Transformation


Fine art and fashion go hand in hand. Click here to see today’s latest fashion creation by Jan Kirstein. 

 

 

“Wild and Wicked 2” by Jan Kirstein. Click images to see enlargements.

 

Writing advice from Coco Chanel

by Elaine Bennett

 

Coco Chanel
Gabrielle Bonheur “Coco” Chanel in 1928, Public Domain,

No doubt you’ve heard of Coco Chanel, the French fashion designer who liberated women from stiff, formal clothing and popularized the still-ubiquitous “Little Black Dress.” Her fashion advice remains legendary—just Google “remove one accessory” and your screen will fill with blogs and articles quoting or misquoting her famous dictum

“Before you leave the house, look in the mirror and take one thing off.”

But while Chanel intended that as fashion advice, I think it works just as well for writers.

How many adverbs have you used? Surely you don’t need them all. And those adjectives—wouldn’t a few descriptive phrases enliven your work more?

Of course, before you can revise—your outfit or your writing—you have to create it first. Write until you’ve finished the draft. But before it “leaves the house,” give it a good once-over. Is every word, every sentence, necessary? If it isn’t—copy, cut, and paste. Slap it into the writer’s equivalent of a jewelry box, the Outtakes file.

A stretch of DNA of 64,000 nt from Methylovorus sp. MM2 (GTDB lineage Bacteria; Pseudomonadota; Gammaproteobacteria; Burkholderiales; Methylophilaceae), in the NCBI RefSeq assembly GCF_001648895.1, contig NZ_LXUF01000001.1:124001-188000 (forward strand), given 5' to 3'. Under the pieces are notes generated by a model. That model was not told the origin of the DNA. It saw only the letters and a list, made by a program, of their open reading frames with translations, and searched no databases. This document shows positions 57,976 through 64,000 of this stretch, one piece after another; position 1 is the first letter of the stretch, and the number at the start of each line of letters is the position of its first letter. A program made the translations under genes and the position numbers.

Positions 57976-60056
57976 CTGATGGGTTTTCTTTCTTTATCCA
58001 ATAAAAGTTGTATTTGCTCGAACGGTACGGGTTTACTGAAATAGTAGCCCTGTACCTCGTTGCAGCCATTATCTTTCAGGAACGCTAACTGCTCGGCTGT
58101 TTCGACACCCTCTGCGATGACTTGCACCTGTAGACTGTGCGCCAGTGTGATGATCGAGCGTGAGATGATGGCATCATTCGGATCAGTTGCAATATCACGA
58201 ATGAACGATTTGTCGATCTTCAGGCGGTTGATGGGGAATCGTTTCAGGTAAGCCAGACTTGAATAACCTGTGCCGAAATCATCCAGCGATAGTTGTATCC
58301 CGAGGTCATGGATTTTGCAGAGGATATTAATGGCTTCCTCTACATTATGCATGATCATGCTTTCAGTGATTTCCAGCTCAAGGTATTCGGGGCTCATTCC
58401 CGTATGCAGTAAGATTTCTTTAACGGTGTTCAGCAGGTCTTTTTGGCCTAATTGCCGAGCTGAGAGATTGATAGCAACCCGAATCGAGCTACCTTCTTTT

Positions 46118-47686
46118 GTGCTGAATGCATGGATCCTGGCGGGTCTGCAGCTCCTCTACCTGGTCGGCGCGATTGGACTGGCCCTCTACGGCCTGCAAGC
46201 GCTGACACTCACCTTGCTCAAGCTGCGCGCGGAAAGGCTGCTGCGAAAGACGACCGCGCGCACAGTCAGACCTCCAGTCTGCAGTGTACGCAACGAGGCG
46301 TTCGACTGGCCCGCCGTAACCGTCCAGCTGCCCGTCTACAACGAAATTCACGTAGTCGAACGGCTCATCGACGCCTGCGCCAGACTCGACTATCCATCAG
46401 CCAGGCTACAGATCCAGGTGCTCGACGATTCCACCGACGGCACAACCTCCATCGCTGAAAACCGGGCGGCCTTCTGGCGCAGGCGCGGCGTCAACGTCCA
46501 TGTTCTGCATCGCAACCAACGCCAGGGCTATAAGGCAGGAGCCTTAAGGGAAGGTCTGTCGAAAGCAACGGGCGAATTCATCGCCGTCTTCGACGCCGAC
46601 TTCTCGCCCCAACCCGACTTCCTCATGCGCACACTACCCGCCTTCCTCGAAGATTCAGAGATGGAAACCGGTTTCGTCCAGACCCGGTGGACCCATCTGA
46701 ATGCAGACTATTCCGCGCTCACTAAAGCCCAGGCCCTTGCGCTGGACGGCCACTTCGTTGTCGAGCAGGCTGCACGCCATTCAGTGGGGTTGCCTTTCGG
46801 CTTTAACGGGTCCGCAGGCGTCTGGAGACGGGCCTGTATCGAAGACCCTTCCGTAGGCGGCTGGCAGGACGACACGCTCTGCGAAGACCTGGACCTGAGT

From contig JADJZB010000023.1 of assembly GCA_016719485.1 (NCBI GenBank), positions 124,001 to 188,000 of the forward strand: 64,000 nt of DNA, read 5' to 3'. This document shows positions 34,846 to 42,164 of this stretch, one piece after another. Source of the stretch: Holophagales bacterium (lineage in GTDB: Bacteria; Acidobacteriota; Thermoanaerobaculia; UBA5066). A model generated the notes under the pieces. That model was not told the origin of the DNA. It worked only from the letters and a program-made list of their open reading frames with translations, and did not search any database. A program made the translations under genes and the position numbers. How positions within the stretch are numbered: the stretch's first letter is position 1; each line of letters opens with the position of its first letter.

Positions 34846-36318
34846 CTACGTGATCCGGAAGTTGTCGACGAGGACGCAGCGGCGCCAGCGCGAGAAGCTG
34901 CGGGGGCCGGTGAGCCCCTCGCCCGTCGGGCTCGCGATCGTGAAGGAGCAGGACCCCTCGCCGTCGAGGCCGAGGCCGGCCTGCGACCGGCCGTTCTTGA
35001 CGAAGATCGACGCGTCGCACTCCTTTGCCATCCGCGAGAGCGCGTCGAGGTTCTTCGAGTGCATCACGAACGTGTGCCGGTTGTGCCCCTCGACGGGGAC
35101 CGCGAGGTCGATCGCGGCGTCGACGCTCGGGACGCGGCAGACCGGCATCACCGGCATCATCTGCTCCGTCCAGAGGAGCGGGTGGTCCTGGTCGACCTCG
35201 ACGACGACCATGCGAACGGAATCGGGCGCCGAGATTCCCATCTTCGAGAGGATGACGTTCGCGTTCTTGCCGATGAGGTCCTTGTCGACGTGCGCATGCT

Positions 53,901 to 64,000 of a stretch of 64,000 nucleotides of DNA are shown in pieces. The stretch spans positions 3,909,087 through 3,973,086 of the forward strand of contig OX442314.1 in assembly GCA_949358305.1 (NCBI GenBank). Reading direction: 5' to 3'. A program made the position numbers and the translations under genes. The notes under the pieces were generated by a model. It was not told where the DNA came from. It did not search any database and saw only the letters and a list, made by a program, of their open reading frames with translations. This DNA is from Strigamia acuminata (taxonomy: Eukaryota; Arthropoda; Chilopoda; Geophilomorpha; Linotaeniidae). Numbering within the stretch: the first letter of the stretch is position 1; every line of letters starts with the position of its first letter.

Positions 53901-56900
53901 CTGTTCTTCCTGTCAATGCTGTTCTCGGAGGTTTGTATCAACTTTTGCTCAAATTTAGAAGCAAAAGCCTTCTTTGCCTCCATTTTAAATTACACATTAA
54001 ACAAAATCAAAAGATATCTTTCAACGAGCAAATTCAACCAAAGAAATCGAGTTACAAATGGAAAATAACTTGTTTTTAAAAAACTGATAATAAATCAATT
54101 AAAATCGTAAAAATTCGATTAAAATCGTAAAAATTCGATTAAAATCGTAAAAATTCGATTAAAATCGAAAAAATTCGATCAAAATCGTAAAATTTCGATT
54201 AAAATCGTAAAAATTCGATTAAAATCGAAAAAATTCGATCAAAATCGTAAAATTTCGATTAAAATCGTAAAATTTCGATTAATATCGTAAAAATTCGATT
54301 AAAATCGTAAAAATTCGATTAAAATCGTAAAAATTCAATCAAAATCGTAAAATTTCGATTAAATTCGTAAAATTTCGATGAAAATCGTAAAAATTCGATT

More advice from Coco Chanel

“Take one thing off” may be Chanel’s most-quoted piece of advice. But I found another one I like quite a lot in this slideshow from Australian Vogue:

“In order to be irreplaceable one must be different.”

While we’re on the subject of revising, I’d lop off “In order” at the top of that sentence. But let’s not blame Chanel; perhaps it got added in translation.

“To be irreplaceable, one must be different.” I tell my writers a variation of this all the time. And my clients, too. They talk about subjects that thousands—millions—of people have already talked about: diversity, ethics, management. How can they differentiate themselves from the crowd? By weaving their own stories into the mix. No one else has had yourexperiences, has your perspective.